January 11, 2012
By DE Editors
Microway Inc. (Plymouth, MA), a developer of of HPC (high-performance computing) workstations, clusters, servers, InfiniBand-based switches, and data storage solutions, has announced SimCluster, an off-the-shelf integrated cluster solution designed for life science researchers. SimCluster, which includes NumberSmasher 1U NVIDIA Tesla GPU (graphic processing unit) servers for scientific applications, is said to be fully optimized to simulate large size models and achieve higher accuracy. This, in turn, is said to allow research groups to move from GPU-accelerated workstations to the SimCluster configuration. In synch with the SimCluster announcement, Microway has launched a “Test Drive” program that enables interested users to benchmark their applications on a SimCluster.
The Microway SimCluster with four NumberSmasher 1U Tesla GPU nodes.
“Molecular dynamics, quantum chemistry, and bioinformatics applications are particularly well suited for massive parallelism,” said Stephen Fried, Microway’s president and CTO, in a press statement. “Many of these applications have been ported and run efficiently on the 512-core NVIDIA Tesla GPUs in SimCluster. With speedups exceeding 10x on many applications, scientists can leverage Tesla GPUs to achieve smaller footprints with increased computational power. Microway’s Tesla-based platforms offer the ideal foundation for this accelerated research.”
SimCluster features NVIDIA Tesla M2090 GPUs and Intel Xeon 5600 series CPUs connected by InfiniBand. According the company, the system, like all its Microway GPU-based platforms, is delivered fully tested and integrated with Linux or Windows, NVIDIA Tesla Bio Workbench applications, and the NVIDIA CUDA parallel programming environment. The company also offers Bright Cluster Manager software as an option to the SimCluster. Bright Cluster Manager is said to provide IT administrators easy-to-use cluster management and GPU monitoring that enables them to install, manage, and use multiple clusters simultaneously, without the need for expert knowledge of Linux or high-performance computing.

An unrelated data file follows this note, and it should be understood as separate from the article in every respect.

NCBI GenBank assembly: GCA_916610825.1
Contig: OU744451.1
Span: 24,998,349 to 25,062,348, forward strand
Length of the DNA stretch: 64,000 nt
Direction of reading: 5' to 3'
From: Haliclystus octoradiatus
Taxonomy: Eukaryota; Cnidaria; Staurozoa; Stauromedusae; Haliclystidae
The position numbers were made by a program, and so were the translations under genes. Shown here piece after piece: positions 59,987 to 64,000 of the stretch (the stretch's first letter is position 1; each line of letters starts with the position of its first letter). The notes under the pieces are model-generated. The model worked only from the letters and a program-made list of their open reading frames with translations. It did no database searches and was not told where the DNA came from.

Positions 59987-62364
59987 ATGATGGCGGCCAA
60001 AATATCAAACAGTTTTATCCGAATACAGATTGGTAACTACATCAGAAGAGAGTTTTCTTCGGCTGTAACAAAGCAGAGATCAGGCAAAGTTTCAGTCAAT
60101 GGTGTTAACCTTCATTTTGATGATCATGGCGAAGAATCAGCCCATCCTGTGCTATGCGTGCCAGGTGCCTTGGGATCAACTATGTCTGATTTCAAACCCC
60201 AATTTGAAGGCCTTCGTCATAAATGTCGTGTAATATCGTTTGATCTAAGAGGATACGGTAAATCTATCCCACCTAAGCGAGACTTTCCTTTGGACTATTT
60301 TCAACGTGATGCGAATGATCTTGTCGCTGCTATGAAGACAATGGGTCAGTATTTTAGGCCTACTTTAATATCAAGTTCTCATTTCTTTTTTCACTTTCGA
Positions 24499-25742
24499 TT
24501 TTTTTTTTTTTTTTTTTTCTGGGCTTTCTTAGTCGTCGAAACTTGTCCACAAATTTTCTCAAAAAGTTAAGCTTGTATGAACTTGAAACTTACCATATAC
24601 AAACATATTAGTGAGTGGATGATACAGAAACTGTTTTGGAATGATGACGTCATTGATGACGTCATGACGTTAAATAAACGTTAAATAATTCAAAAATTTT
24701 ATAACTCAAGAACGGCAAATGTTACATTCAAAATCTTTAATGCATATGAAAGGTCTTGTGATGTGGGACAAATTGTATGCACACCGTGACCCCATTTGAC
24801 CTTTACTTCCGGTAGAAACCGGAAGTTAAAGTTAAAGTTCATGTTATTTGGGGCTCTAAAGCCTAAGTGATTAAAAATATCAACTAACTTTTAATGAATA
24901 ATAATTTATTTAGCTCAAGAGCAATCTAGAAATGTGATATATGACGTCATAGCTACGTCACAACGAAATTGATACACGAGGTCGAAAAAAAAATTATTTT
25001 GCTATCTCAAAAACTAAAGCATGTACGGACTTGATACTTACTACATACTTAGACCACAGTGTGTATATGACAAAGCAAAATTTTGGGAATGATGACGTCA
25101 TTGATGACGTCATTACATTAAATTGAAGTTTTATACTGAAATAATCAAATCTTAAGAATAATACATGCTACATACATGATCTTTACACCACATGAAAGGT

Microway’s SimCluster “Test Drive” program provides interested users access to a benchmarking cluster so that they can test their GPU-enabled applications and benchmark their speedups. After registration, researchers simply log on the cluster, upload, and run their AMBER, MATLAB, or NAMD models. Benchmarking of custom CUDA code is available with advanced notice.
The Microway NumberSmasher 1U Tesla GPU Node with two Tesla M2090 GPUs.
Additionally, life researchers can purchase the exact SimCluster configuration used to benchmark their applications: a four node, eight GPU configuration, said to be available for shipment within 48 hours after test. Larger scale, custom configurations based on the tested cluster are deliverable in three to four weeks, depending on specific user requirements, according to the company.
The company also offers WhisperStation workstations for life science applications. These workstations, which are equipped with four NVIDIA Tesla C2075 GPUs, are said to be suitable for smaller platforms and budgets.
Microway’s Tesla solutions are delivered fully integrated with CUDA SDK and Linux or Windows. For more information on Microway’s SimCluster with NVIDIA Tesla M2090 GPUs, go here.
See why DE’s editors selected Microway’s SimCluster with NVIDIA Tesla M2090 GPUs as their Pick of the Week.
Sources: Press materials received from the company and additional information gleaned from the company’s website.
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